Is the COVID-19 pandemic here to stay? Since rocking the world in 2020, whenever there appears to be a calm, the storm resurfaces once again.
In the space of almost two years, the world has seen the Beta, Delta, Alpha, Mews, Gamma and now Omicron variants. Which variant is next? There may even be other mutations that have not yet been discovered. But how is this happening? What is contributing to the evolution of COVID-19 and are Jamaicans playing their part to negate the spread?
The recent revelation of the Omicron variant now places an even greater spotlight on the urgency for Jamaica to increase its vaccination rate. This as Omicron’s place of origin, South Africa, has a vaccination rate that supersedes Jamaica’s by less than 10 per cent, being 24.1 per cent and 17.1 per cent respectively. The Omicron variant reaching the Jamaican shores may seem to some to be a somewhat far-fetched idea, especially with the Government imposing restrictions on flights from Southern Africa. However, the likelihood of the virus already spreading to other parts of the world and even already being here in Jamaica is great.
As Jamaicans, it is important that we play our part in limiting the spread of the virus by getting vaccinated.
Our Today spoke with Health Minister Dr Christopher Tufton on the matter and he maintained that the best response to the virus is getting vaccinated.
“Yes, vaccination is the best response to date to dealing with COVID-19 virus. From a number of perspectives; protecting self, family and community, also reducing variant strains from emerging,” Tufton said.
There are those, however, who continue to reject the process, not knowing that the vaccine serves dual roles – protecting one against the spread and preventing further mutation.
How Mutation Occurs
A virus is a shell of protein surrounding genetic material which can either be DNA or RNA. The genetic material consists of molecules that can be represented as a series of numbers – for example 1 2 3 4 5. These numbers are referred to as a code and this code contains instructions that tell the virus how to create a protein vital for its survival.
Viruses are very simple and have only one goal, to multiply! In other words, they create more of themselves. Due to their simplicity, viruses do not have the ability to multiply on their own, hence the need for a host. In the case of COVID-19, humans serve as hosts for the virus. Each time a person is infected with the virus, it utilises the human cells to create copies of itself and continuously repeats the code, creating numerous viruses.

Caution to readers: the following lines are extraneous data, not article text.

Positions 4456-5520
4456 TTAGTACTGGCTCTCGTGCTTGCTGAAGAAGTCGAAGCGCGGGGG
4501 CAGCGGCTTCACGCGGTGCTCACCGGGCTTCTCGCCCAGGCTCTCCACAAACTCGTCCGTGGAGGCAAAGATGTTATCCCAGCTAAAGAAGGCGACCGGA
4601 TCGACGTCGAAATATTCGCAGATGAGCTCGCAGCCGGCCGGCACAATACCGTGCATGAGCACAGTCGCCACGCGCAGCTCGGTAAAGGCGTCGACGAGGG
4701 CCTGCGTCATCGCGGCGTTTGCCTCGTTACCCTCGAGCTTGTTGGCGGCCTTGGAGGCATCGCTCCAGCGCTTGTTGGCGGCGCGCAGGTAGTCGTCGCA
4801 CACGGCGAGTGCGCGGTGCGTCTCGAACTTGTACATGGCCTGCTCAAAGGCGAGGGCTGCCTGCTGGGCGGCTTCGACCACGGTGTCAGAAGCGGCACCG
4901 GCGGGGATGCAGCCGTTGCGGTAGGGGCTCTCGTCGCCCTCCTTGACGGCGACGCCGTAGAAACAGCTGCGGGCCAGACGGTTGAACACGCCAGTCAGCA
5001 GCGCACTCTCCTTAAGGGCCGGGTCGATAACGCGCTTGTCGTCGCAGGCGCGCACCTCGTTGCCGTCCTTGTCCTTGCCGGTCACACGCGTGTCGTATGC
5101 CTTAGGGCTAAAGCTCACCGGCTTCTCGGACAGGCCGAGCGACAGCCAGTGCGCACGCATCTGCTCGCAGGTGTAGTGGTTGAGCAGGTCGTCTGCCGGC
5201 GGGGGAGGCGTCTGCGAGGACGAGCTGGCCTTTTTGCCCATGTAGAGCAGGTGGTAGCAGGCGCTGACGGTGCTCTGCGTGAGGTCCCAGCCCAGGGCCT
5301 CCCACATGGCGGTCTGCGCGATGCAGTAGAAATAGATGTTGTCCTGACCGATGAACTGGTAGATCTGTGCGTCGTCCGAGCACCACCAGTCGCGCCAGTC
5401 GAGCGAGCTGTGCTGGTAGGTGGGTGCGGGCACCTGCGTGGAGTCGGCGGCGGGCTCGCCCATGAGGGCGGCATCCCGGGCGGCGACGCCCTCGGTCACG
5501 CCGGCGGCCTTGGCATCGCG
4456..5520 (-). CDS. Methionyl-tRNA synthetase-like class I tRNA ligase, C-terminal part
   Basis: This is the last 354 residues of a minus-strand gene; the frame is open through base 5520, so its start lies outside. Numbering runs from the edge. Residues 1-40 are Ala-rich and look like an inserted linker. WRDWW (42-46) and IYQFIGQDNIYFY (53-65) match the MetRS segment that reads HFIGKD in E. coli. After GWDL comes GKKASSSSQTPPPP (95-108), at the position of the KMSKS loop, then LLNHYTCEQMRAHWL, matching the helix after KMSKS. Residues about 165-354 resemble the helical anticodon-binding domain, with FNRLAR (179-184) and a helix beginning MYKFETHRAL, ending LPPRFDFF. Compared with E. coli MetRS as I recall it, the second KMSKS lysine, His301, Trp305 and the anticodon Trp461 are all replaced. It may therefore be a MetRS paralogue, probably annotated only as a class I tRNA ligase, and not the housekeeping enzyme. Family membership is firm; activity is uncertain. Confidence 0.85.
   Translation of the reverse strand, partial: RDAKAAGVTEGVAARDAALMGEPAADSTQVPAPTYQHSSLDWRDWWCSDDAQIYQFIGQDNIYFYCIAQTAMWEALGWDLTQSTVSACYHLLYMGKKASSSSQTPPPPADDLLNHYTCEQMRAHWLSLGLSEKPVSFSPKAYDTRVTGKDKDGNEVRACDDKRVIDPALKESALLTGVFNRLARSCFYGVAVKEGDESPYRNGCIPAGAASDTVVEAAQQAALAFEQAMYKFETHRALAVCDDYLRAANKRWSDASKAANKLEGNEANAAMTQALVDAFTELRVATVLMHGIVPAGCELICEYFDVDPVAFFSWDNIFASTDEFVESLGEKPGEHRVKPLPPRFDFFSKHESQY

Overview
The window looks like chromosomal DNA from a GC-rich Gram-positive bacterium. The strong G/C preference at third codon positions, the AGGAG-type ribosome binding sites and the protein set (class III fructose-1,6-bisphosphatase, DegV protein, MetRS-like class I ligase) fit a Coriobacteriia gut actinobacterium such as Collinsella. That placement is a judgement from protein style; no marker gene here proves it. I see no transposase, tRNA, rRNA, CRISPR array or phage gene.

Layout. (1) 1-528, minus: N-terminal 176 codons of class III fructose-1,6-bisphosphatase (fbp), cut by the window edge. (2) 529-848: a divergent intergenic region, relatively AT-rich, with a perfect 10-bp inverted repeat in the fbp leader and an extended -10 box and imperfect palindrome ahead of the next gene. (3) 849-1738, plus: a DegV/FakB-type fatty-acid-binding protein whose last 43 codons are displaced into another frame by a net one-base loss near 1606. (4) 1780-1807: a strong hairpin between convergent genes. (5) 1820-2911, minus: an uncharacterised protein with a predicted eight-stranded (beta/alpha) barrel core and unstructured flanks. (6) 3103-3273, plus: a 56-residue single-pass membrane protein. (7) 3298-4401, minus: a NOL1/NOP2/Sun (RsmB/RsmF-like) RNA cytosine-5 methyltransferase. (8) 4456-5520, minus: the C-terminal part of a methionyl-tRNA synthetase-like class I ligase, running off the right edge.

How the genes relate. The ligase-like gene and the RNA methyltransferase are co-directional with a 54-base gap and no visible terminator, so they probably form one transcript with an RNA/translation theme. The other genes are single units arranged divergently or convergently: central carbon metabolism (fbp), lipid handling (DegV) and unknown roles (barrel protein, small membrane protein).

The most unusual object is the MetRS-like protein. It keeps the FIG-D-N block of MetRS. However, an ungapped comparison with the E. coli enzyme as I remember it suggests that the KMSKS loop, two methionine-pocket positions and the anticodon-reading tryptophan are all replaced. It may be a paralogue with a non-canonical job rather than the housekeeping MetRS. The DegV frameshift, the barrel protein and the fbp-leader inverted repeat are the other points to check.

At some point, however, the virus will make a mistake and delete, reposition or add a number to the code. This mistake is known as a mutation. With this mutation, the instructions to create other viruses are slightly altered. The slightly altered mutation is known as a variant.
Coronavirus is covered in spike proteins, which the virus uses to attach to and infect cells inside the human body. Attempts to attach do not always work, therefore, it does not always get past the cells, but the Alpha variant, for example, has multiple mutations of the spike protein that make it easier for the virus to attach to cells which results in it becoming more transmissible.
The longer a virus is around and the more it spreads, then the greater the opportunity it has to evolve and the more dangerous it can become. Gamma and Beta, for example, formed what we now know as Delta and it is reported that they evolved so that the Delta variant could evade the body’s natural immune response.
The immune response our bodies will get from the vaccine is much stronger than our natural immune response. While there are variants that make the vaccine less effective, experts do not think one will emerge that completely evades the vaccine. Although not guaranteed, it is not likely that the vaccine won’t have some positive effect.